With the Federal Reserve likely hiking interest rates even higher in the coming weeks, advisors face challenges navigating the bond market. During a mid-July webcast VettaFi hosted with State Street Global Advisors and two ETF strategists, we asked advisors “What bond investment style is most appealing to add to client portfolios?” The two top selections were high yield credit/senior loans (32%) and ultra-short bonds (30%), with investment-grade credit or core bonds (20%), municipal bonds (15%), and long-term Treasuries (3.3%) receiving the remainder of the poll results.
Both high yield credit/senior loans and ultra-short bonds provide fixed income without taking on much interest rate risk as the other subcategories. Yet, they incur a notably different amount of credit risk. While ultra-short ETFs invest in relatively safe Treasuries and investment-grade bonds while providing modest income, high yield and senior loan funds own securities with more elevated default risk in exchange for significantly higher income.
The favorable advisor sentiment is encouraging to see, as the largest high yield ETF, the iShares iBoxx $ High Yield Corporate Bond ETF (HYG), experienced $4.6 billion of net outflows in 2022, shrinking its asset base to $14 billion. HYG recently had a 30-day SEC yield of 7.8%.
Meanwhile, the largest senior loan ETF, the SPDR Blackstone Senior Loan ETF (SRLN), has incurred $1.8 billion of redemptions since May 1, nearly erasing all of the $6.6 billion ETF’s net inflows for the year. SRLN recently had a 30-day SEC yield of 5.1%.
However, there were higher-yielding bond ETFs in demand this year. For example, the iShares 0-5 Year High Yield Corporate Bond ETF (SHYG), which has pulled in $187 million since the beginning of March. The $4.6 billion SHYG’s average duration of 2.6 years was lower than HYG’s 4.3 years, providing it with greater protection against rising rates. SHYG recently had a 30-day SEC yield of 8.5%.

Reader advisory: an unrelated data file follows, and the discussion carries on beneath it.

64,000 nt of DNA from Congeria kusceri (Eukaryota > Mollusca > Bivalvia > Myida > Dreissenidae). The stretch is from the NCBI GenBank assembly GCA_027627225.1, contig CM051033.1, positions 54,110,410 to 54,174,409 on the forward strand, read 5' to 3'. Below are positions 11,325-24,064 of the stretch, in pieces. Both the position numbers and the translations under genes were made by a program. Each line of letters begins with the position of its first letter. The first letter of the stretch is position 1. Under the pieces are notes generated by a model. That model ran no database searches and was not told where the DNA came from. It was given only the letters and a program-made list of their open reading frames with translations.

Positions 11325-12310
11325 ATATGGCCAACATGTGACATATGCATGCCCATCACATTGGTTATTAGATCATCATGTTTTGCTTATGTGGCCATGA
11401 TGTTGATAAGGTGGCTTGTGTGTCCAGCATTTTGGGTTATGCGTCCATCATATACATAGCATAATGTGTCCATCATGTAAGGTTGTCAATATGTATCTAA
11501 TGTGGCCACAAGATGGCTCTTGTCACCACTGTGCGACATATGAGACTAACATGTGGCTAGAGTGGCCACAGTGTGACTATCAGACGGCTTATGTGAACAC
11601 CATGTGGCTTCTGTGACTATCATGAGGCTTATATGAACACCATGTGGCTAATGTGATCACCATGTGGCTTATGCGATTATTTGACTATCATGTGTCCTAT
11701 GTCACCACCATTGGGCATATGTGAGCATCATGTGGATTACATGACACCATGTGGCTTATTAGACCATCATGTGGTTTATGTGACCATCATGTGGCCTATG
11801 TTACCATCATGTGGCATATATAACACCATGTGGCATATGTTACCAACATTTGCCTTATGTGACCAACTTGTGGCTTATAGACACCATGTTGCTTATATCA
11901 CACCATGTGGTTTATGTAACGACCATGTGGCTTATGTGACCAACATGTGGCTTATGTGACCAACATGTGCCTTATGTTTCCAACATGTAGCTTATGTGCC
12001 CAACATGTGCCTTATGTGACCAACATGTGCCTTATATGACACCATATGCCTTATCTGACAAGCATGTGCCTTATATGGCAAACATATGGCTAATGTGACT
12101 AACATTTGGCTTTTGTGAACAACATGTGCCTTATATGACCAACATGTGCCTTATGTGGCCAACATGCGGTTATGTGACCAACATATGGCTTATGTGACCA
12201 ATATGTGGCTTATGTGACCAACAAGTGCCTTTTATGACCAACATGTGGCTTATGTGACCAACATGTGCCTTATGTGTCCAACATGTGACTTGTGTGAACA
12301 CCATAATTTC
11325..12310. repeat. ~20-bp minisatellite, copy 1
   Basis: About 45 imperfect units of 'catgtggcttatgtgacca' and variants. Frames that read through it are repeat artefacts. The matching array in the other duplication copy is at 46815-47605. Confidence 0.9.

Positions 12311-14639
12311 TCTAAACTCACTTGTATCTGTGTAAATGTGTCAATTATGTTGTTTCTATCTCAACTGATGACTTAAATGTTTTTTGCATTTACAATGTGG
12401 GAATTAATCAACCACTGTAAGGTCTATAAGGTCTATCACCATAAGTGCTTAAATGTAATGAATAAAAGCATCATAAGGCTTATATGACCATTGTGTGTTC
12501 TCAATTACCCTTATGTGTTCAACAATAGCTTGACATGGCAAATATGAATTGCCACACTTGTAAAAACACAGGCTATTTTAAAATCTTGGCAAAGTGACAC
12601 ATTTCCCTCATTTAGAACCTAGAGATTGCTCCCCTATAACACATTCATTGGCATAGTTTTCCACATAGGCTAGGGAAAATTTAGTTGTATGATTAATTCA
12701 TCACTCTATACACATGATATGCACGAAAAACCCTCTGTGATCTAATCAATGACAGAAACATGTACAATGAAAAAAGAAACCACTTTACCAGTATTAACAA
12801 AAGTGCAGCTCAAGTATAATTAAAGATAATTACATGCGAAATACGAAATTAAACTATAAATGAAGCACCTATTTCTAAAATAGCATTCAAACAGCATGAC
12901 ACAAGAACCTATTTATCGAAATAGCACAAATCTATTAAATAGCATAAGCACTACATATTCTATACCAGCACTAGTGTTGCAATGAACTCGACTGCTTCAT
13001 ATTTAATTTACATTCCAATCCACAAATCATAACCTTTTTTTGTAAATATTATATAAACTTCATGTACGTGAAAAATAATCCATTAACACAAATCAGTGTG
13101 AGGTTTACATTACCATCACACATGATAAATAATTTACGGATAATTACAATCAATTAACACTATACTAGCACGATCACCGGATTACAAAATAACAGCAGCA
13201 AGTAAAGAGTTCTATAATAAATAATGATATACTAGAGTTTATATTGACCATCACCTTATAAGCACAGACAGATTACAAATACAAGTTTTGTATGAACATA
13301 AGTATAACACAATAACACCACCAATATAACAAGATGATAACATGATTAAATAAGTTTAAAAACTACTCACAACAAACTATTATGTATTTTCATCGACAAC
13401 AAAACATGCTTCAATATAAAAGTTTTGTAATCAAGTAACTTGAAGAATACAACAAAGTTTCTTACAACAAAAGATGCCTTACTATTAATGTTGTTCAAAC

The First Trust Senior Loan Fund (FTSL) gathered $637 million in 2022, even as the $3.4 billion actively managed ETF suffered net outflows in recent months. FTSL recently had a 30-day SEC yield of 5.5%.
Investors have also been gravitating to some of the more fundamentally constructed high yield corporate bond ETFs. One of the standouts has been the Xtrackers Low Beta High Yield Bond ETF (HYDW), which pulled in $272 million and is now a $1.2 billion ETF. HYDW invests in less volatile credits within the speculative-grade market. The fund was recently heavily weighted to the consumer discretionary and communications services sectors. HYDW recently had a 30-day SEC yield of 6.1%.
Another relatively popular higher-yielding and fundamentally focused ETF is the FlexShares High Yield Value-Scored US Bond Index Fund (HYGV). The $810 million HYGV, which uses profitability, solvency, valuation, and spread analytics to construct a more narrowly focused index, benefitted from $323 million of net inflows. HYGV was most heavily concentrated in the industrial sector. HYGV recently had a 30-day SEC yield of 10%.
Lower fees also can help an ETF gain traction. Indeed, the SPDR Portfolio High Yield Bond ETF (SPHY), which has a miniscule 0.10% fee compared to HYG’s 0.48%, gathered $221 million of new money this year to push its asset base to $710 million. SPHY recently had an SEC yield of 8.6%.
There are also targeted maturity ETFs like the Invesco BulletShares 2024 High Yield Corporate Bond ETF (BSJO), which only owns bonds that mature in two years. The $465 million ETF pulled in $85 million this year. BSJO recently had a 7.5% 30-day SEC yield.
Advisors told VettaFi that taking on credit risk through higher-yielding ETFs was relatively appealing. There are a variety of products worthy of consideration and due diligence.
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